Panetta: Iran Strike Could Have Consequences

U.S. Defense Secretary warns that military action against Iran could have unintended consequences, says it should be last resort.

Elad Benari,

Leon Panetta
Leon Panetta
Wikipedia/Department of Defense/Monica King

U.S. Defense Secretary Leon Panetta said on Thursday that military action against Iran could have unintended consequences, The Associated Press reported.

Speaking to reporters at the Pentagon, Panetta said he agrees with earlier assessments that a strike would only set Iran’s nuclear program back by three years at most.

“You’ve got to be careful of unintended consequences here,” Panetta was quoted as saying. “And those consequences could involve not only not really deterring Iran from what they want to do, but more importantly, it could have a serious impact in the region and it could have a serious impact on U.S. forces in the region.”

Earlier this week, the International Atomic Energy Agency (IAEA) released a report saying it had credible intelligence Iran is seeking nuclear weapons technology.

“The agency has serious concerns regarding possible military dimensions to Iran's nuclear program,” the IAEA report said. “After assessing carefully and critically the extensive information available to it, the agency finds the information to be, overall, credible.”

The report added, “This information indicates that Iran has carried out activities relevant to the development of a nuclear explosive device.”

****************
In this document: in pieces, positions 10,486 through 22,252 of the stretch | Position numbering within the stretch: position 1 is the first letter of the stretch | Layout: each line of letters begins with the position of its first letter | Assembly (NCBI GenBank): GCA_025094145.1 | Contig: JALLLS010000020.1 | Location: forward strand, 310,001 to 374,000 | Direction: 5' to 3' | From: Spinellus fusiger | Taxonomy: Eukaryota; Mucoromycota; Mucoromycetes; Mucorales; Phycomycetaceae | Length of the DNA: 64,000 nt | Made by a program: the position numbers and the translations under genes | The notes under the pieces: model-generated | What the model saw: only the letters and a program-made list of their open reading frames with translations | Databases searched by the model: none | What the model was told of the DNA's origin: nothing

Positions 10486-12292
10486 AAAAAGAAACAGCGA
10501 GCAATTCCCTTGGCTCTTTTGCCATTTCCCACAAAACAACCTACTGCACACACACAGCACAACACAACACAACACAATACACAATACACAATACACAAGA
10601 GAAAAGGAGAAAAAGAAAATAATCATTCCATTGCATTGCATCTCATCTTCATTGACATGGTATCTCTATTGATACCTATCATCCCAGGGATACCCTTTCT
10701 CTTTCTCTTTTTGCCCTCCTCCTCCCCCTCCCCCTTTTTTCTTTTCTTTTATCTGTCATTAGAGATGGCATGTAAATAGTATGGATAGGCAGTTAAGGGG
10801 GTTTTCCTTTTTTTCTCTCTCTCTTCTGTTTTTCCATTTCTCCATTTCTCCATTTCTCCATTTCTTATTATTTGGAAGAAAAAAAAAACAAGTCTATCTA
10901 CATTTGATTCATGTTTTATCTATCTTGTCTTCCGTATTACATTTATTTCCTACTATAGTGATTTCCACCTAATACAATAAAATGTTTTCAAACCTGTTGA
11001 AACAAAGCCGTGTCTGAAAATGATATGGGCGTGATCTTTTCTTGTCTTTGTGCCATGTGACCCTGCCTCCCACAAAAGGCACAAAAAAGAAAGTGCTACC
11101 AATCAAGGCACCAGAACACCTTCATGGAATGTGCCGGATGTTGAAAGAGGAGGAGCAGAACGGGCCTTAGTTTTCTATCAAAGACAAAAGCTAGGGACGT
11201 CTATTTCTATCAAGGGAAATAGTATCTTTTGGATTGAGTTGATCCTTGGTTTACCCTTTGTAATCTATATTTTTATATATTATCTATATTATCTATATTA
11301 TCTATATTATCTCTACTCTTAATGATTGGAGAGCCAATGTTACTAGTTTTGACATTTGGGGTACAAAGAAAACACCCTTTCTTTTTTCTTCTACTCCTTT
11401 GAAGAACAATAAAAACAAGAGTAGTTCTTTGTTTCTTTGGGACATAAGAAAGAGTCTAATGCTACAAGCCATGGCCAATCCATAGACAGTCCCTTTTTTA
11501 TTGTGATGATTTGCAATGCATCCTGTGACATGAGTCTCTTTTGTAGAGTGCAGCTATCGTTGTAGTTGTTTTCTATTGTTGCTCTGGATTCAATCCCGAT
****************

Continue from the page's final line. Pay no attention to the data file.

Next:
Panetta said the IAEA report is in line with intelligence assessments that suggest Tehran is trying to develop its nuclear capabilities, but added that there continues to be divisions within Iran over whether to build a bomb.

He was asked what will happen if sanctions don’t work and responded, “I think our hope is that we don’t reach that point and that Iran decides that it should join the international family." He said, however, that the U.S. agrees that military action should be the last resort.

Israeli media has been widely speculating on the possibility that Israel will strike Iran’s nuclear program. The speculations were based on unverified claims that Prime Minister Binyamin Netanyahu and Defense Minister Ehud Barak have been lobbying for ministerial support for the strike.

The British Daily Mail newspaper seemed to confirm the Israeli reports on Thursday, with a report of its own which stated that an Israeli attack on Iran’s nuclear facilities could come as soon as December 25.

The paper quoted an unnamed senior Foreign Office official who said the attack could come “as early as Christmas or very early in the new year.” Israel, the official said, would not wait for Western approval for such an attack, if it felt that Iran was truly at the point of no return.

Iran has threatened to start a ‘street war’ in Tel Aviv if its nuclear program was attacked.

“Israel is not big enough to launch a military strike on Iran, but if it takes such a foolish decision, the Iranian military will fight with the Zionist soldiers in Tel Aviv streets... and will force them out of the Palestinian soil,” the head of the Iranian Parliament’s National Security and Foreign Policy Commission said.

Meanwhile, State Department spokesman Mark Toner said Thursday the U.S. is consulting with international allies over what the next steps should be.

“Certainly we’re going to look at ways that we can ramp up economic pressure on Iran,” Toner was quoted by AP as having said.

He added that all six countries that negotiate with Iran on nuclear issues — the U.S., Britain, China, France, Germany and Russia — “are united in their recognition that Iran’s nuclear program raises ... serious questions that need to be addressed.”




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